In this unique verse novel, "The Bawd's Counsel", Dāmodaragupta paints a vivid tableau of eighth-century urban life in Northern India. Instead of the gods, sages and heroes of legend that people the Sanskrit literary epics, here gurus, princes and merchants jostle upon the streets of Benares, Patna and in the gardens of Mount Abu with bawds, prostitutes, rakes and rustics, and they are shown grappling with matters of life, death, love, lovelessness and livelihood. These mortal actors have been woven into tales that are narrated with considerable grace and wit. The author, a minister at the court of a Kashmirian king, evinces particular empathy with those who have drawn the shortest straws—the abandoned prostitute in love, for instance, or the married woman seduced into a socially ruinous adulterous relationship. Caustically irreverent humour, meanwhile, is meted out to religious hypocrites, to the tiresomely self-important, and to men of rank with more money than sense. In spite of the intrinsic interest of the work—both as a piece of literature and as a document of the social history of its time—it has not received much attention in recent years, either in India or elsewhere. A German translation of an incomplete nineteenth-century edition was published in 1903, which was in turn rendered into French and the French then into English, and there have been translations into Hungarian and Japanese. This volume, which contains not only a fresh edition that draws on a hitherto unconsulted Nepalese palm-leaf manuscript of the thirteenth century, but also a metrical English translation, aims to bring this novel to the wider audience it deserves.

Duty, Language and Exegesis in Prābhākara Mīmāṃsā

Including an edition and translation of Rāmānujācārya’s Tantrarahasya, Śāstraprameyapariccheda

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Elisa Freschi

The book is an introduction to key concepts of Indian Philosophy, seen from the perspective of one of its most influential schools, the Prābhākara Mīmāṃsā, which flourished from the 7th until the 20th c. AD. The book includes the critical edition and translation of Rāmānujācārya's Śāstraprameyapariccheda, which is part of his Tantrarahasya (written in South India, after the 14th c.). This text has never been translated before and it is one of the clearest elaboration of the Prābhākara thought.

The book particularly aims at presenting the linguistic, deontic-ethic, hermeneutic and epistemo-logical thought of the Prābhākara Mīmāṃsā. Detailed glossary and indexes make it possible to use the book as a reference-tool for Indian philosophy and linguistics.

A Newly Discovered Greek Father

Cassian the Sabaite eclipsed by John Cassian of Marseilles

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Panayiotis Tzamalikos

This is a critical edition of texts of Codex 573 (ninth century, Monastery of Metamorphosis, Meteora, Greece), which are published along with the monograph identifying The Real Cassian, in the same series. They cast light on Cassian the Sabaite, a sixth century highly erudite intellectual, whom Medieval forgery replaced with John Cassian. The texts are of high philological, theological, and philosophical value, heavily pregnant with notions characteristic of eminent Greek Fathers, especially Gregory of Nyssa. They are couched in a distinctly technical Greek language, which has a meaningful record in Eastern patrimony, but mostly makes no sense in Latin, which is impossible to have been their original language. The Latin texts currently attributed to John Cassian, the Scythian of Marseilles, are heavily interpolated translations of this Greek original by Cassian the Sabaite, native of Scythopolis, who is identified with Pseudo-Caesarius and the author of Pseudo Didymus' De Trinitate. Codex 573, entitled The Book of Monk Cassian, preserves also the sole extant manuscript of the Scholia in Apocalypsin, the chain of comments that were falsely attributed to Origen a century ago. A critical edition of these Scholia has been published in a separate edition volume, with commentary and an English translation (Cambridge).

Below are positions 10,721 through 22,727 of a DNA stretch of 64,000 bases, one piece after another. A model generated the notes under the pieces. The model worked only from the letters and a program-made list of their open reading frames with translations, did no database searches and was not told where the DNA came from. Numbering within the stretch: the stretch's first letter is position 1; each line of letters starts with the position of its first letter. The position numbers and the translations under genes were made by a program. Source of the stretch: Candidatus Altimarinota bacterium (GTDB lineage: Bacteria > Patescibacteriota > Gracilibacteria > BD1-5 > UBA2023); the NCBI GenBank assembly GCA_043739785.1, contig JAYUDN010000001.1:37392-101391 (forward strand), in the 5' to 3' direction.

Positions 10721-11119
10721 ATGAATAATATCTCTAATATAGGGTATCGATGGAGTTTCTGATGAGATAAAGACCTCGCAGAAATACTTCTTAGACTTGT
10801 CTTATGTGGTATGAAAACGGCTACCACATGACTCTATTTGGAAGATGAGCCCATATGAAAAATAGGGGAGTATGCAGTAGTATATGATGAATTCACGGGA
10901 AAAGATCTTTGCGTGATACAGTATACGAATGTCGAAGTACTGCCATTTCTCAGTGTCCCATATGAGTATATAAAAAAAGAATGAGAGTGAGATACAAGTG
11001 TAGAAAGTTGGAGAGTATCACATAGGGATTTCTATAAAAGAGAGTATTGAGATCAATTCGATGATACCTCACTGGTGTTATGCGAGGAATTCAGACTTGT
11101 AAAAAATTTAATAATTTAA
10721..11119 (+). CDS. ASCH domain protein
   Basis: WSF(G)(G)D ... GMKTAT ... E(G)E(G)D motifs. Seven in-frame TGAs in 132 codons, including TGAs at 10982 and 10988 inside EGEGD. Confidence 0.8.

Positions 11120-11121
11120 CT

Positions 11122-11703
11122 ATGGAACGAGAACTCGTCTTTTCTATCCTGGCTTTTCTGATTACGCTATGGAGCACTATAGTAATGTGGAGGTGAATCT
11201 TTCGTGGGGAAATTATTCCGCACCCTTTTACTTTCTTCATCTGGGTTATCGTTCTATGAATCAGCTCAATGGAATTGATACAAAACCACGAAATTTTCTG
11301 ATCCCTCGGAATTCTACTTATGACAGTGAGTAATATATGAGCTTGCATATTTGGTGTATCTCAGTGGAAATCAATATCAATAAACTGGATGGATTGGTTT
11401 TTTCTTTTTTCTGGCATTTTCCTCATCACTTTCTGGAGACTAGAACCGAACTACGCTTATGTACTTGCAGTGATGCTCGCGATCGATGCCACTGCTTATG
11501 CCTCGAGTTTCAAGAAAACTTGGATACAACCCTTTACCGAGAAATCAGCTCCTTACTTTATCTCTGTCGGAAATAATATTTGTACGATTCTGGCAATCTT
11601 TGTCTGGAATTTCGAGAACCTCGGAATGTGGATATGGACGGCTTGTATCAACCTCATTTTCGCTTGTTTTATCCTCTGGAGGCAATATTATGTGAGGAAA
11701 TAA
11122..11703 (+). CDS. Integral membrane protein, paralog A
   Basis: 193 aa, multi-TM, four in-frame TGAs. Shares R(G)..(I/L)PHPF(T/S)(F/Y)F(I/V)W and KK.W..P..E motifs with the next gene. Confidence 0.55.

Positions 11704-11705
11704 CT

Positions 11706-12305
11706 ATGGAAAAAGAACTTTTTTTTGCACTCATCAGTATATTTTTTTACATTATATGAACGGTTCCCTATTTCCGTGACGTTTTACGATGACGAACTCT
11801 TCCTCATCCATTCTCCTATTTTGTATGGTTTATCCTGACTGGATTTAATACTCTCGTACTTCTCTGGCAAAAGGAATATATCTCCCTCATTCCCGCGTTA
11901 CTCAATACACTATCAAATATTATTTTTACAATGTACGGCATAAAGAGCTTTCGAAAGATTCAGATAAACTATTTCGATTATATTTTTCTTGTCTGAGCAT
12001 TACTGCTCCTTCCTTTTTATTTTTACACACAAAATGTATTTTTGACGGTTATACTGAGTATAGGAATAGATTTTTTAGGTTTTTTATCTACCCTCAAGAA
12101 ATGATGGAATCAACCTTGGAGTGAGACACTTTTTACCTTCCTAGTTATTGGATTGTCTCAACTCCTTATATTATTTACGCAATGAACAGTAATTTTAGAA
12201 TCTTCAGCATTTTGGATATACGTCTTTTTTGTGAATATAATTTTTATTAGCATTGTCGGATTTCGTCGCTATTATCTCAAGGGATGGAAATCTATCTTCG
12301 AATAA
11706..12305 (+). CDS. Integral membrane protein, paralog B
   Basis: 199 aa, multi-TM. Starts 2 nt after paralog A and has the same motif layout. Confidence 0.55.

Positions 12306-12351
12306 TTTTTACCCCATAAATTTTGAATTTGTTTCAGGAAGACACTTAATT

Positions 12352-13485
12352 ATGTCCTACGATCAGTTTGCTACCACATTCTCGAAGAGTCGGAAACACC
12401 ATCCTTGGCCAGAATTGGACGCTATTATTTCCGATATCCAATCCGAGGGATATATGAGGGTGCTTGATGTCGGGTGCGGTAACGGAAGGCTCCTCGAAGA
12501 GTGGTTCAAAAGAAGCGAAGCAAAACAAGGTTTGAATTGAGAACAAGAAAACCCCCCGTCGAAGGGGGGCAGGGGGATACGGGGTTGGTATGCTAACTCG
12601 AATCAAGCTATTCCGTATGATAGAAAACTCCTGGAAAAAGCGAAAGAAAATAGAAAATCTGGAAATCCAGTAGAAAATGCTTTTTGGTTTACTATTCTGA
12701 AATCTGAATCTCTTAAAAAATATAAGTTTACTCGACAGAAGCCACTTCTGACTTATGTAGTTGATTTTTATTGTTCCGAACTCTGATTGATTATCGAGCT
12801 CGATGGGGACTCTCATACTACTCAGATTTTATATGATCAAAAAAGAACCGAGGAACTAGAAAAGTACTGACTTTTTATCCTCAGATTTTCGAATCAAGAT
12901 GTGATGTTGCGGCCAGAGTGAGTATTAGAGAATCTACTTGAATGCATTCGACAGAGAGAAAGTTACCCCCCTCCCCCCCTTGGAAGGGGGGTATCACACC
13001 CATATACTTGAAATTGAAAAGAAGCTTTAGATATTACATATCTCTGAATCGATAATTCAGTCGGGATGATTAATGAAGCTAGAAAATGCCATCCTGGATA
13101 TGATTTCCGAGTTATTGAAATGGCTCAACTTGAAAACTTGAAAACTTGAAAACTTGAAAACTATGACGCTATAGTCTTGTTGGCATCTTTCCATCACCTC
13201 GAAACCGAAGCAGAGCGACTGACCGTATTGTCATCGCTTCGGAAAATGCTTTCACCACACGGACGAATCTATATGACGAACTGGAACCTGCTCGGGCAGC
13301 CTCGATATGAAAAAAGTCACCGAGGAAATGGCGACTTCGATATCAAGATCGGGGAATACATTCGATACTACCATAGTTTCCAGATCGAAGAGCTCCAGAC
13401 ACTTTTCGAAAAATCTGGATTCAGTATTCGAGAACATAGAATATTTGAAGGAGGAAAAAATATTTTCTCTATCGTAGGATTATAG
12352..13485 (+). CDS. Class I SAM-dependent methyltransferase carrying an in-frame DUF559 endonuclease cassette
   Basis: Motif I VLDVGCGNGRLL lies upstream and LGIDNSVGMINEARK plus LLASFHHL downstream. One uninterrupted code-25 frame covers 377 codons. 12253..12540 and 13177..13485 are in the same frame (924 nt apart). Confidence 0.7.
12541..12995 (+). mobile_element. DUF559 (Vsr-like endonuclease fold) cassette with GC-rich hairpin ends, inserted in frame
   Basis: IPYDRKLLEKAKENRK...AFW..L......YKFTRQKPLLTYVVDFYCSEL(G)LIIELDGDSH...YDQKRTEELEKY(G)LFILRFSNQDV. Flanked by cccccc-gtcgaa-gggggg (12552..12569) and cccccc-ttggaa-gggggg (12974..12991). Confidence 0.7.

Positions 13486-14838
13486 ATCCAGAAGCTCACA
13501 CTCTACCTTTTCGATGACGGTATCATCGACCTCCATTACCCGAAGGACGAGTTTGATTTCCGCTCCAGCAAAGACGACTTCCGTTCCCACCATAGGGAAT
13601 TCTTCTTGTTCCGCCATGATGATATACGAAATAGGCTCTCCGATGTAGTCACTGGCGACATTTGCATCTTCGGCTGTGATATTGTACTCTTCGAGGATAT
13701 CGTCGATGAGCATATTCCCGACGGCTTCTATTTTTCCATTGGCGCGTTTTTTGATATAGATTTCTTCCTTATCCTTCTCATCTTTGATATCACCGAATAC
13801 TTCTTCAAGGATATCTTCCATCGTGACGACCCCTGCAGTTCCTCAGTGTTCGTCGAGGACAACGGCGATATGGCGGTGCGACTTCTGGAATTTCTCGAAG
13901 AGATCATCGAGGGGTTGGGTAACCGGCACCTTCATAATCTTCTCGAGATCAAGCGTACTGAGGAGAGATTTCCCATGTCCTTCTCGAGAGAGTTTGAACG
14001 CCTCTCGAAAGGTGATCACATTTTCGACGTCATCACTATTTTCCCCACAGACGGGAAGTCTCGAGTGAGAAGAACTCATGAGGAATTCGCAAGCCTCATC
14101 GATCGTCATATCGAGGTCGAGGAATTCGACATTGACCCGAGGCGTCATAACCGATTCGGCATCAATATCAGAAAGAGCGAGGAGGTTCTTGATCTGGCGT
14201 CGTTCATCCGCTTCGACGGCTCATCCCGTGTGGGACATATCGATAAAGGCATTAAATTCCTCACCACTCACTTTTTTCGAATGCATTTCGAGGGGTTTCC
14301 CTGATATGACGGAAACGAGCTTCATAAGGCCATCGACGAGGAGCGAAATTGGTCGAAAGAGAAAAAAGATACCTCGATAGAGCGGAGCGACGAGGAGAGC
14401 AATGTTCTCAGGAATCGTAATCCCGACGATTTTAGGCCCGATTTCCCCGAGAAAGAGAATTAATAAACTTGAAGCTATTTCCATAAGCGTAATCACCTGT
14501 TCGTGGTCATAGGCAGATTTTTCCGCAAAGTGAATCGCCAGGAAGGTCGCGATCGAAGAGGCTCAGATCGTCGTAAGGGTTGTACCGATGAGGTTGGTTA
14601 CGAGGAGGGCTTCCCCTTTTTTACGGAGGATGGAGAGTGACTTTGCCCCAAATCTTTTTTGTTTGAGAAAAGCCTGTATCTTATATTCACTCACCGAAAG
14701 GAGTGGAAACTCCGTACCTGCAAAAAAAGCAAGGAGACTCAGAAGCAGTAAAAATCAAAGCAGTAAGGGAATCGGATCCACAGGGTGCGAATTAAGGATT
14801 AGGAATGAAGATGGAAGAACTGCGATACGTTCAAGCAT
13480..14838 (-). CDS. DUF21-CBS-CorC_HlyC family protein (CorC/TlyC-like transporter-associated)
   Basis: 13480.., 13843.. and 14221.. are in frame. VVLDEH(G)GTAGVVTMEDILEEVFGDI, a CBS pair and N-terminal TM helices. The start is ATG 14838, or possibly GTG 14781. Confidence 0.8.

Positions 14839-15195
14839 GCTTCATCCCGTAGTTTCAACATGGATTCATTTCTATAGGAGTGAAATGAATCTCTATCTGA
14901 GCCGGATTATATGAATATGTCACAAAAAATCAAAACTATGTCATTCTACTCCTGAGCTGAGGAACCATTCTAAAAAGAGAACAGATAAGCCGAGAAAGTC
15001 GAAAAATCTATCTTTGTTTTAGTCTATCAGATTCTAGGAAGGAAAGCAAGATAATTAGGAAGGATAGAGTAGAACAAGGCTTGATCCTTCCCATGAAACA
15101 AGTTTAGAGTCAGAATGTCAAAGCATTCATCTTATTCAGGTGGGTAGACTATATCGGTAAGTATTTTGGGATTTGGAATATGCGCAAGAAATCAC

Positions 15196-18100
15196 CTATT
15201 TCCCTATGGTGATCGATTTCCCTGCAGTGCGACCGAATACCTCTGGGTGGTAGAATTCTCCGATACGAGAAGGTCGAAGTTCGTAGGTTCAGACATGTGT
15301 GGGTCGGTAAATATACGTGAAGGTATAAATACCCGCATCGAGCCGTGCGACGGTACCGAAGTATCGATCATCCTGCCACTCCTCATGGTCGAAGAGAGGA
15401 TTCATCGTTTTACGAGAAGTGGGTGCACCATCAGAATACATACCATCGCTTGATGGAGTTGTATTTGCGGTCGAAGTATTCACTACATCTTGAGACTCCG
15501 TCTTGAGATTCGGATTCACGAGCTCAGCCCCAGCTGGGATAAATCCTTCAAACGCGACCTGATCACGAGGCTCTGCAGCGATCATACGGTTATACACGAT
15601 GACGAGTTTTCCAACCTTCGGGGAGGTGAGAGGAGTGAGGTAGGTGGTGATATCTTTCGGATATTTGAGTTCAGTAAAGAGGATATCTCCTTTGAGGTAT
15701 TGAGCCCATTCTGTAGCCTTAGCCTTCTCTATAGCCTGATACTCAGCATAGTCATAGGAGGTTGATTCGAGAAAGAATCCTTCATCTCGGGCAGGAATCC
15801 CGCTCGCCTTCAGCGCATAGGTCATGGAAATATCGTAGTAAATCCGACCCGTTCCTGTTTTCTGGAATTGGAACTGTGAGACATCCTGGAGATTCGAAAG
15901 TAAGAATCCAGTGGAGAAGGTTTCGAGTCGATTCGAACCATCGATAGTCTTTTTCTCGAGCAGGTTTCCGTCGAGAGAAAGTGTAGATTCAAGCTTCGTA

Print Culture and the First Yoruba Novel

I.B. Thomas's 'Life Story of Me, Segilola' and other texts

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Karin Barber

First appearing as a series of letters to a local newspaper, “The Life Story of Me, Segilola” caused a sensation in Lagos in the late 1920s. The lifelike autobiography of a repentant courtesan, it regaled the reader with risqué escapades, pious moralising and vivid evocations of urban popular culture. The narrative and the commentary that sprang up around it in the Yoruba press offer a unique view of life in colonial Lagos. Today it is recognised as I.B.Thomas's work and hailed as the first Yoruba novel in a major African literary tradition. This volume presents the edited Yoruba text with translation, selected newspaper correspondence, and an introductory essay showing how the text emerged from the Yoruba print culture of the time.


Print Culture and the First Yoruba Novel has won the Paul Hair Prize 2013!

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Edited by Michiel R. Wielema

Ever since it was first written, Adriaan Koerbagh's anti-Christian work, A Light Shining in Dark Places, has been nearly inaccessible. Had it been known during the Enlightenment, it would have been a great inspiration to radical thinkers. However, it was suppressed and the author died in jail. The full text is now available in English. Koerbagh demolishes such Christian notions as the Creator, the Trinity, the divinity of Jesus, heaven and hell, angels, devils and miracles. Instead, he presents a monistic world view in which Nature and God are identical. Theology is a part of natural science. God can only be worshipped by acting rationally. Koerbagh's rational religion is intended to contribute to a free, peaceful and liberal society.